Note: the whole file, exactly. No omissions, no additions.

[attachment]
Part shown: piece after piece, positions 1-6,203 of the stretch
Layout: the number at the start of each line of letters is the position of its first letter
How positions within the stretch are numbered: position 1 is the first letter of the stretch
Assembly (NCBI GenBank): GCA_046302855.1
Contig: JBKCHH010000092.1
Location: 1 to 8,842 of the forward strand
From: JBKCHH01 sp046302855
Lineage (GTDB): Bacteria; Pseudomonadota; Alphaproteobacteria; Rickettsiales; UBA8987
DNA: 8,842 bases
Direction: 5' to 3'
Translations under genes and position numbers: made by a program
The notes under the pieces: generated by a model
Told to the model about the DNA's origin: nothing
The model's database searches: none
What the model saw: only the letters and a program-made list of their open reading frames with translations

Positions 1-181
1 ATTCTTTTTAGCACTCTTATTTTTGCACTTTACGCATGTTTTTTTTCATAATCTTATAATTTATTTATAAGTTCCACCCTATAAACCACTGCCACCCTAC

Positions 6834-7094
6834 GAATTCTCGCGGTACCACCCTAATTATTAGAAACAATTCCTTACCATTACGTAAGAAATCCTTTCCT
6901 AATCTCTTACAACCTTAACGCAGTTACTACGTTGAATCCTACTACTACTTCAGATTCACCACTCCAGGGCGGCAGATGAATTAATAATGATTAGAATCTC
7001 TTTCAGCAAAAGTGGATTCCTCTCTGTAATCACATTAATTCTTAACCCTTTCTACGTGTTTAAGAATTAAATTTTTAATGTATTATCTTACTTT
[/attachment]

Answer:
Part shown: piece after piece, positions 1-6,203 of the stretch
Layout: the number at the start of each line of letters is the position of its first letter
How positions within the stretch are numbered: position 1 is the first letter of the stretch
Assembly (NCBI GenBank): GCA_046302855.1
Contig: JBKCHH010000092.1
Location: 1 to 8,842 of the forward strand
From: JBKCHH01 sp046302855
Lineage (GTDB): Bacteria; Pseudomonadota; Alphaproteobacteria; Rickettsiales; UBA8987
DNA: 8,842 bases
Direction: 5' to 3'
Translations under genes and position numbers: made by a program
The notes under the pieces: generated by a model
Told to the model about the DNA's origin: nothing
The model's database searches: none
What the model saw: only the letters and a program-made list of their open reading frames with translations

Positions 1-181
1 ATTCTTTTTAGCACTCTTATTTTTGCACTTTACGCATGTTTTTTTTCATAATCTTATAATTTATTTATAAGTTCCACCCTATAAACCACTGCCACCCTAC

Positions 6834-7094
6834 GAATTCTCGCGGTACCACCCTAATTATTAGAAACAATTCCTTACCATTACGTAAGAAATCCTTTCCT
6901 AATCTCTTACAACCTTAACGCAGTTACTACGTTGAATCCTACTACTACTTCAGATTCACCACTCCAGGGCGGCAGATGAATTAATAATGATTAGAATCTC
7001 TTTCAGCAAAAGTGGATTCCTCTCTGTAATCACATTAATTCTTAACCCTTTCTACGTGTTTAAGAATTAAATTTTTAATGTATTATCTTACTTT